The health risk information presented here is summarized from Shoreland Travax®, a decision-support tool used by health care providers to perform a detailed health risk analysis based on specific locations, individual travel styles, and traveler risk behaviors. Travax provides practitioners current, independently researched malaria risk and prevention recommendations in a map-based format that goes beyond the annual WHO and US CDC statements included here. Not included here are current reports from Travax of disease outbreaks or environmental events that may pose elevated risks to travelers’ health and safety. The Providers section of this site offers a directory of health care providers who utilize Shoreland Travax for travel health counseling. Learn more about the detailed reports and maps available from these practitioners (includes links to samples).
Madagascar is a developing nation classified as low income. Located off the southeastern coast of Africa in the Indian Ocean, the climate is extremely diverse with classifications that range from humid equatorial (no dry season) to dry (arid).
See also: Library article for Yellow Fever
Although yellow fever does not occur in Madagascar, an official yellow fever vaccination certificate may be required depending on your itinerary.
- Requirement: A vaccination certificate is required for travelers aged ≥ 9 months coming from countries with risk of YF transmission. This also applies to airport transit stops (no exit through immigration checkpoint) longer than 12 hours in risk countries.
Depending on your itinerary, your personal risk factors, and the length of your visit, your health care provider may offer you vaccination against hepatitis A, hepatitis B, influenza, measles, mumps, rubella, rabies, typhoid fever, or a one time polio booster if you haven't previously received one for travel. Routine immunizations, such as those that prevent tetanus/diphtheria or "childhood" diseases, should be reviewed and updated as needed.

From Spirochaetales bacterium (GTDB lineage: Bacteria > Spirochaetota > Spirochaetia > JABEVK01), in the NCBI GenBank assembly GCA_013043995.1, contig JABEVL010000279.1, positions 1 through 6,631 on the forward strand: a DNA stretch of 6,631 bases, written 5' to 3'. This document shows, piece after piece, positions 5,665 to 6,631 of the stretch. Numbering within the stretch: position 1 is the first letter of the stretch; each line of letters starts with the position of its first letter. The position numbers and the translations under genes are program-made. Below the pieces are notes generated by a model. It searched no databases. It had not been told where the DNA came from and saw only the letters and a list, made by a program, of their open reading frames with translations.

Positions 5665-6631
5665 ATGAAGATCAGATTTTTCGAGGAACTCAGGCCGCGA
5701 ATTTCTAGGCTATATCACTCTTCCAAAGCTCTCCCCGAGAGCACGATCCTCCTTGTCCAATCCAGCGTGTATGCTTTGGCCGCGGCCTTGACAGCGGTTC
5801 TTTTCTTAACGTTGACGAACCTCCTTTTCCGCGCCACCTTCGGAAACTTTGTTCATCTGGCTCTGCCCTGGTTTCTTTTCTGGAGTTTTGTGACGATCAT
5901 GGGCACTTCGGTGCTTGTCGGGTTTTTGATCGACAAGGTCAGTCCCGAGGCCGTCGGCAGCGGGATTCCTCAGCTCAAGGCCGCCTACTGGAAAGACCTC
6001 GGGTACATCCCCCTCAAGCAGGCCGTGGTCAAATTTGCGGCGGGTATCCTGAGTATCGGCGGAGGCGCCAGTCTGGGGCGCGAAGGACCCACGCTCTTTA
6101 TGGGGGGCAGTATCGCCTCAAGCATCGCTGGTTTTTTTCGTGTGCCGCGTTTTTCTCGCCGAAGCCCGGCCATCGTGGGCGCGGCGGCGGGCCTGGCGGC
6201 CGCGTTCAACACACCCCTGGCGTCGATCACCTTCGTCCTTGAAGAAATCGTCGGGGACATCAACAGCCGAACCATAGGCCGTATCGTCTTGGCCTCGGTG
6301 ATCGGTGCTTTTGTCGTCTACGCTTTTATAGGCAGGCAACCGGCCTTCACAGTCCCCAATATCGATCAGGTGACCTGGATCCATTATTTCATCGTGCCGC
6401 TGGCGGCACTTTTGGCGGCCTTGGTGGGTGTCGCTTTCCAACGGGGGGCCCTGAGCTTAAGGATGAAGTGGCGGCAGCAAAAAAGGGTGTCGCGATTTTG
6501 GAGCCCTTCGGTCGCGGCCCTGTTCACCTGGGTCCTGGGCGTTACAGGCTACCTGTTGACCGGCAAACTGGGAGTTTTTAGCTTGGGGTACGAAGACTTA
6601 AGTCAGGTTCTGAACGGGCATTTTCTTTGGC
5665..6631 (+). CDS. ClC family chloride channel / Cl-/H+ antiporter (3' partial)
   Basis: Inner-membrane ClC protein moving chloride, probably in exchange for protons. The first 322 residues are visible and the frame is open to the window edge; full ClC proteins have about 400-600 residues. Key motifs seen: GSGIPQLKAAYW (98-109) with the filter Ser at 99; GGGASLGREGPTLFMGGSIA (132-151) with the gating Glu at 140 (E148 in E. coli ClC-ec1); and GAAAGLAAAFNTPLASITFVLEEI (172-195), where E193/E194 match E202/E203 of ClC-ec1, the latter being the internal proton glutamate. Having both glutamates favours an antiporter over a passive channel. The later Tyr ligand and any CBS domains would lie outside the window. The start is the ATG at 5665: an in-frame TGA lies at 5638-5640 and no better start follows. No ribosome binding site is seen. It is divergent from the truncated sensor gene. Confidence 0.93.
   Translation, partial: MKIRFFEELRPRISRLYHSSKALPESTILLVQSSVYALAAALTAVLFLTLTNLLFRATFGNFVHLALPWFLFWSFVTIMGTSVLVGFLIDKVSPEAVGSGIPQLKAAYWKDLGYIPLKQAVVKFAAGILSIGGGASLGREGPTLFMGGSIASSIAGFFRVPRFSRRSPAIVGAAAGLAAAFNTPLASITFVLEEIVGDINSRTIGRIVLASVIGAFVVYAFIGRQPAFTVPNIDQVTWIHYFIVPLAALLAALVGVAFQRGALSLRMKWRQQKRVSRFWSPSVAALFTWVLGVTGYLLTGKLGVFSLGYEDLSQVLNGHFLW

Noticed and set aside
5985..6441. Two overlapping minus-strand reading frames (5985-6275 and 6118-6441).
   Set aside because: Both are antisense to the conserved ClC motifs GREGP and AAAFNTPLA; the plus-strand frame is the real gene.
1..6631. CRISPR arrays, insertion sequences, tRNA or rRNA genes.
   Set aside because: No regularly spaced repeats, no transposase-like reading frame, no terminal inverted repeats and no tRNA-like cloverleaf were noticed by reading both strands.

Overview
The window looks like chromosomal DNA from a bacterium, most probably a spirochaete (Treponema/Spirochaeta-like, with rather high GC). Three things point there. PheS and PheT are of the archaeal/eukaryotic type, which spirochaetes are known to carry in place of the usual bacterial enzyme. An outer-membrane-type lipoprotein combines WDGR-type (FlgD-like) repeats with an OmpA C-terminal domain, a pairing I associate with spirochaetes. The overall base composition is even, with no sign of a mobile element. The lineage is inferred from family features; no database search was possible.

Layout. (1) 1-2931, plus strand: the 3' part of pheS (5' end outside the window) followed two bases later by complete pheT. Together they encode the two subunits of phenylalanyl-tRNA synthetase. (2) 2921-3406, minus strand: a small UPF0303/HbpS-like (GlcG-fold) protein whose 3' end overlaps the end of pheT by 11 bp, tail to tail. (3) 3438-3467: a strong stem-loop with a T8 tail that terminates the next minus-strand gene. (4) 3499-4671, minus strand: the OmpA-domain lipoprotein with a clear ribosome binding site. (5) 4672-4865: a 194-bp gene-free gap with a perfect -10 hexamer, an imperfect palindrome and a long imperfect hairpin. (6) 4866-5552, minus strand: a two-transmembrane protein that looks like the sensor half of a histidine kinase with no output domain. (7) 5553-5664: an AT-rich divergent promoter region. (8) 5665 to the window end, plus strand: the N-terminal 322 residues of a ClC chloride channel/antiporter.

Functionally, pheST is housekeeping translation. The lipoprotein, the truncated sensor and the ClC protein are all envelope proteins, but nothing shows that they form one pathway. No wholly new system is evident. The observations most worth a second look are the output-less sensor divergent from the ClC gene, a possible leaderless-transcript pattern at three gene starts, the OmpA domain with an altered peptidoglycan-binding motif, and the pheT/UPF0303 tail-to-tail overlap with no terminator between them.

See also: Library article for Malaria
The following is current information as reported by the World Health Organization (WHO) and the US Centers for Disease Control (CDC):
WHO—International Travel and Health (current online update, Country List)(2020) Malaria risk due predominantly to P. falciparum exists throughout the year in the entire country, with the highest risk in coastal areas.
- Recommended prevention in risk areas: C – Risk of P. falciparum malaria, in combination with reported chloroquine and sulfadoxine–pyrimethamine resistance. Mosquito bite prevention plus atovaquone–proguanil or doxycycline or mefloquine chemoprophylaxis (select according to reported side effects and contraindications) a
aAlternatively, for travel to rural areas with low risk of malaria infection, mosquito bite prevention can be combined with stand–by emergency treatment (SBET).
WHO Country List footnote: When available, the date of the most recent update or confirmation is indicated in parentheses in the country list. If no date is indicated, the most recent update or confirmation was provided before 2013.
CDC—Health Information for International Travel (current online edition)Areas with malaria: All areas, except rare cases in the city of Antananarivo.
- Drug resistance3 : Chloroquine.
- Malaria species: P. falciparum 85%, P. vivax 5%–10%, P. ovale 5%.
- Recommended chemoprophylaxis: All areas except the city of Antananarivo: Atovaquone-proguanil, doxycycline, mefloquine, or tafenoquine.4 Antananarivo: None (practice mosquito avoidance).
3 Refers to P. falciparum malaria unless otherwise noted.
4 Primaquine and tafenoquine can cause hemolytic anemia in people with G6PD deficiency. Patients must be screened for G6PD deficiency before starting primaquine or tafenoquine. See Tafenoquine Approved for Malaria Prophylaxis and Treatment for more information.
See also: Library article for Travelers' Diarrhea
High risk exists throughout the country, including in deluxe accommodations. Food and beverage precautions may reduce the likelihood of illness.